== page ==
The female political activists packed the Rockville living room, with Del. Heather R. Mizeur and her wife, Deborah, looking on from the back. One by one, women running for public office took turns pitching themselves.
A school board candidate started to list what she would do if elected, then carefully corrected herself: “Or, as Heather says, when I’m on the board.” A candidate for the House of Delegates explained, “I’m running — like Heather said — to make a difference.”
Maryland’s top leadership has long been largely white and male, with men outnumbering women by more than 2 to 1 in the General Assembly in Annapolis. Those women gathered on that May evening were part of Montgomery Women, a group launched in 2001 to try to change the status quo. They were eager to acknowledge the influence of Mizeur, one of their own, who is running to become Maryland’s first female governor and the first openly gay person elected governor of any state.
Her platform includes a living wage, mandated paid sick leave, free pre-kindergarten for all 4-year-olds, legalization of marijuana and higher taxes on the wealthiest residents so that 90 percent of taxpayers can pay less.
The Takoma Park Democrat wants to reach not just progressive Democrats but anyone who is tired of the usual progression of power in state government. When Mizeur supporters explain why they like her, a commonly used word is “refreshing.” Her critics call her presumptuous, asking why she is running for governor instead of taking the time to build additional experience and support.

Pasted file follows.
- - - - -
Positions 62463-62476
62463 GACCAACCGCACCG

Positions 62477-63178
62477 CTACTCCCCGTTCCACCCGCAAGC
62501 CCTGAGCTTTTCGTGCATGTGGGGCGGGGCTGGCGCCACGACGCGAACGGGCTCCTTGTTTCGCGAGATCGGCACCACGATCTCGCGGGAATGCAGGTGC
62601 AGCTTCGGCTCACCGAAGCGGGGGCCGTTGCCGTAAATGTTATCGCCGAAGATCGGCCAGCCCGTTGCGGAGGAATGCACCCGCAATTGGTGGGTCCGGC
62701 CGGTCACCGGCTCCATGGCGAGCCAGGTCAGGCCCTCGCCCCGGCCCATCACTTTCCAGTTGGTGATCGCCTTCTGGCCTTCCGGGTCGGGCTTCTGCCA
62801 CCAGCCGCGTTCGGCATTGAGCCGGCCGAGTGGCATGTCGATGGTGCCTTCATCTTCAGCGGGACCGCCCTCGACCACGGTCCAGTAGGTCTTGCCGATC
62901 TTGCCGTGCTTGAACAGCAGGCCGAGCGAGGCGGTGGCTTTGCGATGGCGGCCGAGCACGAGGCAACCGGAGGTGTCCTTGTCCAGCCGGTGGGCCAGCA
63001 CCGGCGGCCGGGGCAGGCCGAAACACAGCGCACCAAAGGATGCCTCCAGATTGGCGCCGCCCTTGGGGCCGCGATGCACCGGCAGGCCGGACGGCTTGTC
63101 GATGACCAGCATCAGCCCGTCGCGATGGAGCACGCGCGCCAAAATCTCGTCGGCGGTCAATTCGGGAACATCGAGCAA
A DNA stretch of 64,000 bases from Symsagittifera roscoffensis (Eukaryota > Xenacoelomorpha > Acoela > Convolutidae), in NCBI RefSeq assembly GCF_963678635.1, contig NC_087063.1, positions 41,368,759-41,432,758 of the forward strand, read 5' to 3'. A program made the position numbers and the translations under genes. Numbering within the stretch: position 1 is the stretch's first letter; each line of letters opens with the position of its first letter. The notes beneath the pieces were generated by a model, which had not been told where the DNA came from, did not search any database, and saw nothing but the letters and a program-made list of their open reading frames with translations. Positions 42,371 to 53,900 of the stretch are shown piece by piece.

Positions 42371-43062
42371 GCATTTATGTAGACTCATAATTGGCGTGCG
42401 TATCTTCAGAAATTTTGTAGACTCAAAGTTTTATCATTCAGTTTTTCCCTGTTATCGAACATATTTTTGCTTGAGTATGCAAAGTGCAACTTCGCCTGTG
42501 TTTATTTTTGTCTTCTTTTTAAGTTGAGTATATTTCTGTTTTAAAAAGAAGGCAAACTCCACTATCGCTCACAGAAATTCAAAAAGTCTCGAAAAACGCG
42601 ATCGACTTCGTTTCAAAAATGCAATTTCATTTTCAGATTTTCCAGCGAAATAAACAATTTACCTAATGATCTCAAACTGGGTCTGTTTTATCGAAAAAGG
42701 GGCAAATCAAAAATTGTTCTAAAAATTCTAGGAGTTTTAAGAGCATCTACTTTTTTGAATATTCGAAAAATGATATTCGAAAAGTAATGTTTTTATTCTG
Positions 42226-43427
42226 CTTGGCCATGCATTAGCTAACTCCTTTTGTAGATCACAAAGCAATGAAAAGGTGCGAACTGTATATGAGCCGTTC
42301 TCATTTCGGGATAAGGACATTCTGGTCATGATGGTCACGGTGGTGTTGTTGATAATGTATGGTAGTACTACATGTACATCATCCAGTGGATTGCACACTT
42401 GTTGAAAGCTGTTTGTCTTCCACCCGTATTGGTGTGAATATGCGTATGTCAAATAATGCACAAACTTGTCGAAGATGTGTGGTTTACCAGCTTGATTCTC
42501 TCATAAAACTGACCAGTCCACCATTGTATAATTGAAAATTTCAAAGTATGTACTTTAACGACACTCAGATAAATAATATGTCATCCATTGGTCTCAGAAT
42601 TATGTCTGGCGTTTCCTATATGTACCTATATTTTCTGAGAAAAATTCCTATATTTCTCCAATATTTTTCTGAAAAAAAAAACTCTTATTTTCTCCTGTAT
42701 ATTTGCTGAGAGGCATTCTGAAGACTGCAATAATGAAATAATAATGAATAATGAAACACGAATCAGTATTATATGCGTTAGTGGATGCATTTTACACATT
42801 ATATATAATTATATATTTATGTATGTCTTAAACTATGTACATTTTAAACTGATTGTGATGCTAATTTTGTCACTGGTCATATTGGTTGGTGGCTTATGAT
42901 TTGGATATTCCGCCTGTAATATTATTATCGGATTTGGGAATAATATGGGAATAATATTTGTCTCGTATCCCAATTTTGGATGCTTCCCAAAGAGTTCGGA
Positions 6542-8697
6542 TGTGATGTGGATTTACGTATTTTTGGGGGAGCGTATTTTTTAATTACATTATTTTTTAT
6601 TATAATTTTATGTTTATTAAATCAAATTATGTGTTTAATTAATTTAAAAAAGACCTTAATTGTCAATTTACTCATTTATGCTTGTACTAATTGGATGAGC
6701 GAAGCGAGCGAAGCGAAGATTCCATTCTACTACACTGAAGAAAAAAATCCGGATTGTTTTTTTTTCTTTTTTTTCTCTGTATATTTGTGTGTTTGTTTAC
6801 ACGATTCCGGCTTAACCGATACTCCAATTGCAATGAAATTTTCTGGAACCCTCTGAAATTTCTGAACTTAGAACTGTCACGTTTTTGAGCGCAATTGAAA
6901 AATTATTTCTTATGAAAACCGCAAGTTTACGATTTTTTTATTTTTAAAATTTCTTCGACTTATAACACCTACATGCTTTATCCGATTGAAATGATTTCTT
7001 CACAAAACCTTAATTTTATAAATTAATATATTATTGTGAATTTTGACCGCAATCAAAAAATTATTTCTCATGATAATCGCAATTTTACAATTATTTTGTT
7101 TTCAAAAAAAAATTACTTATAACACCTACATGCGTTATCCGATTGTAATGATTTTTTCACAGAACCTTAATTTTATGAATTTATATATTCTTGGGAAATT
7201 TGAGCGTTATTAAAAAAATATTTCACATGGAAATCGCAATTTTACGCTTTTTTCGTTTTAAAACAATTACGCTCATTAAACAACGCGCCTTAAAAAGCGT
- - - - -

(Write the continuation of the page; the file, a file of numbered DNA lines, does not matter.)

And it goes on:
“I’m not running to make history. I’m running to make a difference,” Mizeur, 41, told the women that night. “However . . . how cool will it be for Maryland to elect its first woman governor — and still have a kick-ass first lady?”
With five days until the Democratic primary, Mizeur is hoping for an upset that standard polling can’t predict. She was 30 percentage points behind Lt. Gov. Anthony G. Brown in a poll of likely Democratic voters conducted by The Washington Post this month. She was only 7 percentage points behind Attorney General Douglas F. Gansler, however, and she raised twice as much money as he did from May 21 to June 8.
Still, as of June 8, Mizeur had about $670,000 to spend, compared with Brown’s $1.97 million and Gansler’s $1.75 million.
Mizeur calls such campaign metrics the “old, cynical playbook.” She looks instead to her Facebook page — which has many more “likes” and comments than those of Brown or Gansler — and the near-constant buzz about her on Twitter.
On June 10, when the Internet was churning with the news that U.S. House Majority Leader Eric Cantor had been unexpectedly ousted in a Republican primary in Virginia, a self-described lesbian college student tweeted a comparison to the Maryland gubernatorial contest: “i wish heather mizeur was gonna win her race.”
Mizeur quickly responded: “I AM going to win. We have the momentum to do this. Join us to make it happen!”
Mizeur’s first television ad focused on her father, a welder at a Caterpillar factory in central Illinois who went on strike in the early 1980s. Mizeur narrated: “Walking a picket line with my dad when I was 9 years old, I learned the importance of fighting for what’s right.”
The family couldn’t afford vacations or fancy things, especially when strike pay was only $45 a week. But they savored the time together. Dale Mizeur would throw hay bales in the back of the pickup truck and take Heather and her sister for rides in the country, stopping to let them wade in their favorite creeks.
At one point, Dale was offered a company job at the factory, along with more money and stability. Mizeur remembers her stay-at-home mom, Doris, saying: “That’s not who you are. That’s not who we are.”